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Critic's Choice: A revelatory ‘All My Sons’ revival

Roger Mueller (left) and Erik Hellman face off in a scene from Arthur Miller’s “All My Sons” which is being revived by TimeLine Theatre.
Roger Mueller (left) and Erik Hellman face off in a scene from Arthur Miller’s “All My Sons” which is being revived by TimeLine Theatre.

Idealism and pragmatism are at loggerheads in a bareknuckled clash in Arthur Miller’s well-scripted, provocative “All My Sons,” now in revival by TimeLine Theatre under the capable directorial hands of Kimberly Senior.

Set in 1947 in the backyard of the Keller home on the outskirts of an American town, the play is tightly wound around love, loss and an old secret from the past. Its subject matter could still serve as a tutorial on contemporary business ethics.

Exceptionally strong leads with solid backing from the rest of the cast provide fresh insights on the play.

The story is sparked by the arrival of Ann (Cora Vander Broek), a former neighbor once engaged to Larry Keller who went missing in action during World War II some three years ago. She’s there at the behest of a surviving brother, Chris (Erik Hellman), who wants her for his wife.

But Kate Keller (Janet Ulrich Brooks) refuses to acknowledge that her son has perished and obsesses over his eventual return. She’s also dead-set against any relationship between Chris and Ann.

Meanwhile, the effusive family patriarch Joe (Roger Mueller) says he wants what’s best for Chris but is concerned for the well-being of Kate. However, he also has a bigger problem: years ago he was exonerated of charges as a war profiteer whose plant knowingly sold faulty airplane cylinder heads that resulted in the deaths of multiple fighter pilots. Ever since his neighbors have continued to suspect that the whole story never came out.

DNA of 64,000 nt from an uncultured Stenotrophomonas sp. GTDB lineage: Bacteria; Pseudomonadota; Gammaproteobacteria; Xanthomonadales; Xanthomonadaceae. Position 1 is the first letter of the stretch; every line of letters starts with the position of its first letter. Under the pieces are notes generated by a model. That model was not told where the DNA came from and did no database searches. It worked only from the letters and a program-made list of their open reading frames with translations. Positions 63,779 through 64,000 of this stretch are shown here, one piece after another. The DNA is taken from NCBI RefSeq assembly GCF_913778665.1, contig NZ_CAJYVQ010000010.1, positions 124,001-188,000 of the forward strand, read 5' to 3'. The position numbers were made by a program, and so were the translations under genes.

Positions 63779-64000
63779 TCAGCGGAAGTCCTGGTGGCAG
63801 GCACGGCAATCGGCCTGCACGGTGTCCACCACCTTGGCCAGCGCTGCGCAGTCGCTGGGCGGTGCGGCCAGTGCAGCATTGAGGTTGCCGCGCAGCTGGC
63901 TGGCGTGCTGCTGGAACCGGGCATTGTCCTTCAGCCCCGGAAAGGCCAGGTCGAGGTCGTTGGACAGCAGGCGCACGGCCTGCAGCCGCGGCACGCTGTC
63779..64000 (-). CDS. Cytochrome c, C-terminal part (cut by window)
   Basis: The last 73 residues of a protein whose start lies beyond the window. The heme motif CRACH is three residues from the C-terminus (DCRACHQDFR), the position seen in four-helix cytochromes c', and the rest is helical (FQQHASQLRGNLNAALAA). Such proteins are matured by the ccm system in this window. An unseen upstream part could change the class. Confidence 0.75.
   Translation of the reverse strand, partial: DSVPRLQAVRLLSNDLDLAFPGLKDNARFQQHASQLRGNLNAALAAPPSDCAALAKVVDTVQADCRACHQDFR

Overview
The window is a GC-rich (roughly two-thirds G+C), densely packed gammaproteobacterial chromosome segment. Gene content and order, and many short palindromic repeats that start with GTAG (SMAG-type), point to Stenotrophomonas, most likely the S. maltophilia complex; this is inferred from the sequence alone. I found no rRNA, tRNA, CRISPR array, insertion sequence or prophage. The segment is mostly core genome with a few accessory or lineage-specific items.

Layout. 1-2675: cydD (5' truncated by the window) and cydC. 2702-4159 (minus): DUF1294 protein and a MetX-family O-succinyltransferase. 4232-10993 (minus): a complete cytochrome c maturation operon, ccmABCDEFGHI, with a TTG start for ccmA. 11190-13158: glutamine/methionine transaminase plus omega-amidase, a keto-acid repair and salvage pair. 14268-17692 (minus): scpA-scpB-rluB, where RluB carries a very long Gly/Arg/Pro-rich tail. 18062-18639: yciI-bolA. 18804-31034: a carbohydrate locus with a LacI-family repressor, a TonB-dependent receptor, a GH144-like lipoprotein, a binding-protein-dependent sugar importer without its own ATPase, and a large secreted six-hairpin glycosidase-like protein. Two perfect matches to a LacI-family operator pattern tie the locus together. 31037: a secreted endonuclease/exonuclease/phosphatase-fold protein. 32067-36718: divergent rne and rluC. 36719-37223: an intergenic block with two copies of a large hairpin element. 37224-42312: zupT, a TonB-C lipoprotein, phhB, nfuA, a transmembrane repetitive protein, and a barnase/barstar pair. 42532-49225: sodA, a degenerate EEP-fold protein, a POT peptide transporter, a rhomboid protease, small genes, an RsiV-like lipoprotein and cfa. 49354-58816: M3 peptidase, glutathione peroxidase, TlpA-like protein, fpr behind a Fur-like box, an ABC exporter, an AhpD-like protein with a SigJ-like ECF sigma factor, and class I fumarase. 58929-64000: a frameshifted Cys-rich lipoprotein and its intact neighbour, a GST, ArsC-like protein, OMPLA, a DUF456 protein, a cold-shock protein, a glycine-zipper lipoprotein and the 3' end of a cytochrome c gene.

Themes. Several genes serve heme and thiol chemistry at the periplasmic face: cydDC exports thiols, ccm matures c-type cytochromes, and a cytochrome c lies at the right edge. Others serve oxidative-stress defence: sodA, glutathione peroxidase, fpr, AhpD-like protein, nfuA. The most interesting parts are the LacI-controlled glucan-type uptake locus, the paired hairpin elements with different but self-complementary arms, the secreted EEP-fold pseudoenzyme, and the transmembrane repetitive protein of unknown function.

Joe’s partner, who just happens to be Ann’s estranged father, became the fall guy and ended up in jail. Now Ann’s brother George (good work by PJ Powers), a conflicted lawyer, also shows up at the Keller household after visiting his imprisoned father. George wants to resurrect the case to shift the blame to Joe; he also wants to stop his sister from marrying into the family.

Mueller’s performance is impassioned as he argues that everything he did – including questionable business decisions – was for the family (“there’s nothing bigger than family”). So is that of Brooks, the grieving, emotionally distraught mother who shares too many dark secrets.

Hellman stands out as the idealistic son with a knack for challenging others to raise their aspirations. Broek is another bright star who is ready to move on with her life.

Kudos also to actors Rebecca Buller, Juliet Hart, John Byrnes and Mark Richard as well as to Jack Magaw for scenic design and Lindsey Pate for costumes.

Tickets, please

What: “All My Sons”
TimeLine Theatre Company
Where: Greenhouse Theater Center, 2257 N. Lincoln Ave., in Chicago
When: Through Oct. 4
Tickets:$25 to $35
Show information: 773-404-7336

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